“There’s no business like show business,” belts Annie Oakley in the classic musical Annie Get Your Gun. Taking a cue from the iconic ditty, two township residents are taking the message to heart.

Thom Florio and Courtney Sanchelli, with help from a friend, have separately written scripts that are getting some “play,” so to speak.

Florio’s script, The Subject Was Doorknobs (or L​emonade, Amazons and Their Dubious Association With Doorknobs), is being presented in a staged reading at the Dover Little Theatre tonight, May 18, through Sunday, May 20.

Sanchelli’s script, Secrets Buried, which she wrote with the help of friend Haley James, is available for downloading online at Amazon, with a free sample available.

Comedy Tonight!

Florio describes his play as a comedic thriller involving eight strangers who are summoned to a derelict vaudeville theater to fulfill the wishes of the theater’s founding members.

He tells The Jefferson Chronicle he often refers to the play “as a bit of an odd duck in that it plays with convention and audience expectations while laying out a solid narrative to keep the viewer invested.”

Florio says the staged reading will give audiences a sense of how a full production would look. He adds that it also “allows the playwright to receive feedback from the audience.”

He notes that an earlier version of this play was given a table read by members of the Jefferson Community Players in 2010. Florio himself acted and directed for the Players from 2006 to 2010 and performed in its Uncorked Improv Comedy Troupe from 2011 to 2016.

Drama, Drama, Drama!

Sanchelli’s play is more of a sensitive drama centering on a main character, Danielle, who “battles everyday with her disability,” she tells The Chronicle.

Although limited by a wheelchair, Danielle – a darling of the tabloids – appears to have a glamorous life as the daughter of a senator. However, explains Sanchelli, “there is a hidden truth about the character’s mother that is woven into the plot.” She adds that Danielle is someone “who wants nothing more than to love and be loved. The script follows her journey to awareness.”

Sanchelli, herself living life in a wheelchair, says “the character of Danielle is loosely based on myself and my experiences both in life and health.” She adds that another of the play’s characters, Lucas, “is based on a friendship that I had when I was nine years old during a rehabilitation stay at Children’s Hospital in Mountainside, New Jersey.”

Giving to the Community

A 2014 graduate of Jefferson Township High School, Sanchelli wrote Secrets Buried with James over a span of three years. “When I was little, my parents always said to me that I could do anything I set my mind to do, and I really think they were right,” she says, having achieved her goal of writing and publishing a play.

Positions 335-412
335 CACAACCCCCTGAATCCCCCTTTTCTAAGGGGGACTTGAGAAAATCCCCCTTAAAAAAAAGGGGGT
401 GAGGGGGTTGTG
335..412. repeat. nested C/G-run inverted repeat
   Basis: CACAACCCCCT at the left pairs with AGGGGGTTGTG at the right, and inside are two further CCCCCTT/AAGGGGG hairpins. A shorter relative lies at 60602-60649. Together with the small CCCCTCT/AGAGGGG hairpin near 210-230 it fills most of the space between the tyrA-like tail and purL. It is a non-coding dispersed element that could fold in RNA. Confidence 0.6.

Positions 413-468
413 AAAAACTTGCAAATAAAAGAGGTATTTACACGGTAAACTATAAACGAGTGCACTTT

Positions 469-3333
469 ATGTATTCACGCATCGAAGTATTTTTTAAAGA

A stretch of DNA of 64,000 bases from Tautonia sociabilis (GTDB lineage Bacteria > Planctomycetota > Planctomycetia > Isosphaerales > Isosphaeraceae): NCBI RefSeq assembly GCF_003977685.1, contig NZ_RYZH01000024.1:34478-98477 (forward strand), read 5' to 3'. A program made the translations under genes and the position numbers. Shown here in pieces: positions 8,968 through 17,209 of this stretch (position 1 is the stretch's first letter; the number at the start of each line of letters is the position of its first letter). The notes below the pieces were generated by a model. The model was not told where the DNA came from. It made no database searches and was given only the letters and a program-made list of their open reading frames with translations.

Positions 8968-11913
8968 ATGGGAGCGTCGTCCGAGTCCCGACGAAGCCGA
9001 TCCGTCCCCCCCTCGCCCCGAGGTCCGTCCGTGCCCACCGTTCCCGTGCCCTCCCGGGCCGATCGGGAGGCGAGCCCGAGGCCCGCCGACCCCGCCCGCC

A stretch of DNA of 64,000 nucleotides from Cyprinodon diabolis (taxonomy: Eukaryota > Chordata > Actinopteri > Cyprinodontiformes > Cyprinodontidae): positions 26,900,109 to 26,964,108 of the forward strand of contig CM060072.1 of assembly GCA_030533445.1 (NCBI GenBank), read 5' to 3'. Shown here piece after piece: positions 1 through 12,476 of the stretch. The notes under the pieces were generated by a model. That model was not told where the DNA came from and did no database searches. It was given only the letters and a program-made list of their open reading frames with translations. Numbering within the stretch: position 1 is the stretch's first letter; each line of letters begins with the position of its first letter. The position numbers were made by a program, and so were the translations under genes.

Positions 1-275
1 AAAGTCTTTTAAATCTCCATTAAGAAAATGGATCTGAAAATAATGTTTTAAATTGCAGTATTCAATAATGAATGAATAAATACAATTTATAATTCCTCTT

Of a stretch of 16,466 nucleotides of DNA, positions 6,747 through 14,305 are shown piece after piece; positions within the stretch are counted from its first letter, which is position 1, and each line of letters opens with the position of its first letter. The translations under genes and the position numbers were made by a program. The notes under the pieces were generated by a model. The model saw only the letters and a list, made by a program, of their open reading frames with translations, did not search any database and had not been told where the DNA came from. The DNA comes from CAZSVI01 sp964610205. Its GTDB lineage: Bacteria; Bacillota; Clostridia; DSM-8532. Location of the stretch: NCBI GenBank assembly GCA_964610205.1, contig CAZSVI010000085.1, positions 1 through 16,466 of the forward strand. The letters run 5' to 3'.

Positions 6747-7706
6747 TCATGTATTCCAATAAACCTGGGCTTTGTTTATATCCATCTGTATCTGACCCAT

A lifetime township resident, the author has an altruistic goal for her work. Sanchelli tells The Chronicle that she and James “would really like to find volunteers to help with putting on a charity performance of our completed play for a local food pantry in Jefferson.”

Interested residents and others can find the play Secrets Buried by Sanchelli and James at https://www.amazon.com/Secrets-Buried-Play-Courtney-Sanchelli/dp/1980383162/ref=sr_1_1?s=books&ie=UTF8&qid=1526670445&sr=1-1&keywords=buried+secrets+Sanchelli.

A Bit of Mystery

Although a comedy, Florio says Doorknobs includes a bit of a twist. A series of disturbing events makes the characters realize their gathering at the theater was for a completely different purpose than previously believed.

Several township residents in addition to Florio will appear in this weekend’s script-reading in Dover, including Christine Anderson, Megan Murray, and Dina Nicholas. He and Nicholas previously acted together with the Players in Jefferson.

Actors rehearse for Doorknobs reading.

The Florio family moved to the township in 1969 after spending two summer vacations on the Milton side of town. After graduating from Pratt Institute with an associate degree in illustration, the playwright wrote two screenplays before studying filmmaking at New York University. To better learn the craft of film directing, he entered community theater as an actor and director in 2006.

The staged readings of Doorknobs will be presented tonight and tomorrow night at 8 p.m. and on Sunday, May 20, at 2 p.m. The Dover Little Theatre is located at 69 Elliott Street, Dover. There will be a Q&A with the cast and writer following every performance.

Actors rehearse for Doorknobs reading.

To reserve tickets, visit the theatre’s website at www.doverlittletheatre.org or call 973-328-9202. Further information about the play can be found at www.facebook.com/DoorknobsPlay or the Dover Little Theatre event page at https://www.facebook.com/events/249623072279761/.

While admission is free for the reading, “donations are very much appreciated,” Florio quips.

Bring on the applause!

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Maria Weiskott is a Jefferson Township resident and a forty year veteran of the publishing profession. An award-winning journalist and editor, she served in top managerial positions at numerous business-to- business newspapers and magazines including Reed Elsevier and Fairchild Publications. Early in her career she operated a local newspaper in the Passaic Valley towns of Little Falls, Totowa and the former West Paterson. Following retirement, she launched a “ghostblogging” service that provides social networking update and blogging services for small and medium sized businesses. Maria travels widely with her husband and is a passionate photographer. She can be reached at maria.weiskott@thejeffersonchronicle.com.

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